YOU ARE HERE: LAT HomeCollections

Nickel-a-Gallon Hike in State's Gas Tax Proposed

January 31, 1985|JERRY GILLAM | Times Staff Writer

SACRAMENTO — A bill calling for a nickel-a-gallon state gasoline tax increase to raise money for maintenance and construction of California streets and highways was introduced Wednesday by the chairman of the Senate Transportation Committee.

The legislation also would boost truck weight fees by 50% to raise a total of $670 million yearly, said Sen. John F. Foran (D-San Francisco).

Three of the 5 cents in the proposed higher tax would go to local streets and roads, and $250 million yearly in state funds would be spent for public transit purposes.

The tax increase and the truck weight fee hike would go into effect Jan. 1, 1987, two months after the next general election.

The delay provides a measure of political insurance for those expecting to run for reelection in 1986, including Republican Gov. George Deukmejian, who opposes the gasoline tax increase.

"We have a growing transportation crisis that will not go away," Foran said. "I hear more complaints about potholes, congestion and inadequate transit than I do about higher gasoline taxes.

"We are short of funds for local streets and roads and public transportation. And we're in danger of losing federal matching funds for state highways because we can't pay our share.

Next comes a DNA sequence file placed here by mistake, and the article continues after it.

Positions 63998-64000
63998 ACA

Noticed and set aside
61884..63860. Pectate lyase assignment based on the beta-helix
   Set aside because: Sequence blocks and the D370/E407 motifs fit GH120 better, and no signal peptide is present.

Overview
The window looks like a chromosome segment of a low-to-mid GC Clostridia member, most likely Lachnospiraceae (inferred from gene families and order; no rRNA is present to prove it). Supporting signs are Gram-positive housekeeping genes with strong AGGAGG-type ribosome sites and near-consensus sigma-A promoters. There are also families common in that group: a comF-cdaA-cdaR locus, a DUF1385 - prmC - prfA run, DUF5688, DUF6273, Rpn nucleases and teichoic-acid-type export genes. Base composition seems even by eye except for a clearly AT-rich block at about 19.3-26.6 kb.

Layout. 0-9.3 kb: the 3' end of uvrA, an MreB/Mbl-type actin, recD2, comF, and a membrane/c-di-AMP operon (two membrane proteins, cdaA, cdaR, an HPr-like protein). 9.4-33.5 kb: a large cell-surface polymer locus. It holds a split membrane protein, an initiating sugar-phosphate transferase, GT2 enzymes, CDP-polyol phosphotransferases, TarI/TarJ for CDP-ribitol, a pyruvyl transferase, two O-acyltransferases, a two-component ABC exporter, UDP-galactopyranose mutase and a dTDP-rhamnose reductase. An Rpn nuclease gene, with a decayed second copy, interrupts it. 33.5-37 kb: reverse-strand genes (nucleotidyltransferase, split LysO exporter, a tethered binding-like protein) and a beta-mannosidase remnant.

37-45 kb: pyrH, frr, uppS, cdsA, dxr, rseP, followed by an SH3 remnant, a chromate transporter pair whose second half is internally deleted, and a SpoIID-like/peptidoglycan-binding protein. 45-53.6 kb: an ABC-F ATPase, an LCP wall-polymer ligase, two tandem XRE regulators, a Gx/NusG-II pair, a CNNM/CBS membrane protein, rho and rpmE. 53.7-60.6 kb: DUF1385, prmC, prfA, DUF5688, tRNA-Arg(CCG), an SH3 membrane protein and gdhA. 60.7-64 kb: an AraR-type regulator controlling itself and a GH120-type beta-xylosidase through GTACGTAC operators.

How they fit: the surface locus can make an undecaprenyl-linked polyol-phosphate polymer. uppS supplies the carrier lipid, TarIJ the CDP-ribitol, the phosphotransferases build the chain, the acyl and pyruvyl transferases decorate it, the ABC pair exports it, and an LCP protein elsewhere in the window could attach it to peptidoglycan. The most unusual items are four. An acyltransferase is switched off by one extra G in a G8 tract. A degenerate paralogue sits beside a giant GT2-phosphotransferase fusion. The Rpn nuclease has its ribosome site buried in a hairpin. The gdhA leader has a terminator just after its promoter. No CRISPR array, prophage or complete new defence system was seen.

"I think you have to go for a gas tax increase."

A spokesman for Deukmejian said, "The governor is not supportive of a gas tax increase. He thinks there are other options that should be explored first, before proposing to raise taxes."

The state Department of Transportation reportedly is looking into a number of such options, including a sales tax increase for highways like one recently approved in Santa Clara County, which would require a local vote for approval.

The governor's task force on public works improvements recommended a 5-cent state gasoline tax increase last year to help improve and expand California's deteriorating transportation network, but the governor rejected the recommendation.

California motorists pay 18 cents a gallon in gasoline taxes--9 cents to the state and 9 cents to the federal government. The last 2-cent state tax increase was in 1983.

Los Angeles Times Articles